Christopher Halloran /

August 30, 2012; Source: Politico

Here’s a first: How often do you hear scions of the Tea Party movement calling for campaign finance reform that includes disclosure of donations to the third party groups that finance political attack ads? Republican Senate candidate Ted Cruz was a big upset winner in the primaries over the Texas Republican establishment’s preferred candidate, and he is widely seen as evidence of the Tea Party’s continuing election influence—and Sarah Palin’s, as Cruz credits his surprise victory to his endorsement by Palin. Cruz says he wants to scrap the current system of campaign finance, particularly the funds that flow to 501(c)(4)s (which are not required to disclose the sources) and that wind up being donated to super PACs. Cruz’s idea is to eliminate all limits on direct donations to political campaigns of any sort and to “require immediate disclosure.”

“What happens now is they [donors] can’t write the check to the campaign so they write them to a third party who run ads, and I can’t talk to the third party and so this third party super PAC is running ads supporting me. I have no input in what they say,” Cruz told Politico. “It’s a ridiculous system.”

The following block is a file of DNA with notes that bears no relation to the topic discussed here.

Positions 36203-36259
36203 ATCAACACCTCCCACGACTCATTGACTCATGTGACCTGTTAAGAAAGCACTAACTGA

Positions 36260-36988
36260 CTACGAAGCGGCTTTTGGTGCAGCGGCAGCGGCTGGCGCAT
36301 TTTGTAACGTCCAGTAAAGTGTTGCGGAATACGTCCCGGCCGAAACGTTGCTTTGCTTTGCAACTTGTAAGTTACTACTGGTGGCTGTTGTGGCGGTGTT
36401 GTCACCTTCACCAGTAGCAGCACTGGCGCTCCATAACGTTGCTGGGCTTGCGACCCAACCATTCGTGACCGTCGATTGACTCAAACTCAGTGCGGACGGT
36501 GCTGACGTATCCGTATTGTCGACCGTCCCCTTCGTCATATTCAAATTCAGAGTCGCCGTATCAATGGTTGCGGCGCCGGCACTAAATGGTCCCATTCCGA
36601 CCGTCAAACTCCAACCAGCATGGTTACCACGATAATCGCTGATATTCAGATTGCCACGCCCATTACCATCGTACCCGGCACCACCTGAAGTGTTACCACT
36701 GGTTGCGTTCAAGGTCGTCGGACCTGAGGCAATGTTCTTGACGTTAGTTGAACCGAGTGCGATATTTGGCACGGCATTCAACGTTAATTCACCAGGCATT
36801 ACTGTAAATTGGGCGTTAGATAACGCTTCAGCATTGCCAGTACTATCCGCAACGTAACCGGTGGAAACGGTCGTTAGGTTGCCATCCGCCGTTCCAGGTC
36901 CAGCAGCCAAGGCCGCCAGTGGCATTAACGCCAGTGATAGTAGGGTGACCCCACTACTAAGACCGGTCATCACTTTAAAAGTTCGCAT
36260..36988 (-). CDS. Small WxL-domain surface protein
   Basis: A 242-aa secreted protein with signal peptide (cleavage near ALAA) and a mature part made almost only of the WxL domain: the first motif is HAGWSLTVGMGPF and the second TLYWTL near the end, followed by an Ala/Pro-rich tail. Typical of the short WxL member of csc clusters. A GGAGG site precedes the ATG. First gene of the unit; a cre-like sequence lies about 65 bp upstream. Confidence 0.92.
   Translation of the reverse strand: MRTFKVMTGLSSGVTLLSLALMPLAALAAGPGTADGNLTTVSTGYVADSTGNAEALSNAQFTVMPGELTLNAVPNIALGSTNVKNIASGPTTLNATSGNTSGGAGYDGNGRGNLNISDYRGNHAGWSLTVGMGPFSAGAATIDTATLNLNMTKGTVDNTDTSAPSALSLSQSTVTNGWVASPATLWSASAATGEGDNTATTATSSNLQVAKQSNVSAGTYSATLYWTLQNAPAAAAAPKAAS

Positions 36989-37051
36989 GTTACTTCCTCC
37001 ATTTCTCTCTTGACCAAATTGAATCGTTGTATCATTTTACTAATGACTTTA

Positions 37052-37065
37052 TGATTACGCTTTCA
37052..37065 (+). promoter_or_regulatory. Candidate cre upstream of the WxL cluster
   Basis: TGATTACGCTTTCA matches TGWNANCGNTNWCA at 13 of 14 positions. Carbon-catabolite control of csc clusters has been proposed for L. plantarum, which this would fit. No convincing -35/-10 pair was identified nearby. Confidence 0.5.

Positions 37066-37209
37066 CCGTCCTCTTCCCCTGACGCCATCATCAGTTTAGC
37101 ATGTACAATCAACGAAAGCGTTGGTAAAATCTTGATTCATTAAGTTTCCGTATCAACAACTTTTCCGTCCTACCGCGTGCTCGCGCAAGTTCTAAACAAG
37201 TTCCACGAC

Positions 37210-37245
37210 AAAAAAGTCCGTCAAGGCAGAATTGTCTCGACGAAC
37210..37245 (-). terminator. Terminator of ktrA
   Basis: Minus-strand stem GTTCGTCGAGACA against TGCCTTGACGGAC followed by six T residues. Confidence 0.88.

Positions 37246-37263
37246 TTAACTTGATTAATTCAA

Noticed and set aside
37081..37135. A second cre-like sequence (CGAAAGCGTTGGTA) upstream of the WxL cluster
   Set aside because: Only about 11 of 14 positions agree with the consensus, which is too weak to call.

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Cruz seems to be arguing that the limits on giving to candidates or candidate committees drive donors to put their additional moneys into PACs and (c)(4)s. For individuals, the current limits on donations to federal campaigns are: $2,500 to each candidate or candidate committee per election; $30,800 to the national party committee per year; $10,000 total to state, district, and local party committees per year; and, overall, a biennial limit of $46,200 to all candidates and $70,800 to all PACs and political parties. However, there are no limits on donations to 501(c)(4) social welfare organizations. The Cruz proposal would take the caps off campaign contributions in general and require full and immediate donor disclosure, it appears, for donations to candidates, parties, and PACs, which are currently required to disclose, and for 501(c)(4)s, which are allowed to keep their donors’ names and amounts secret.

If momentum doesn’t get going to overturn the Supreme Court’s Citizens United decision, might Cruz’s suggestion for allowing unlimited money directly into campaigns, PACs and (c)(4)s—so long as there is real-time disclosure—be a productive alternative? Do the Tea Party groups that got IRS approval for their (c)(4) operations realize that their newest star favors having them reveal exactly who funds them and for how much?—Rick Cohen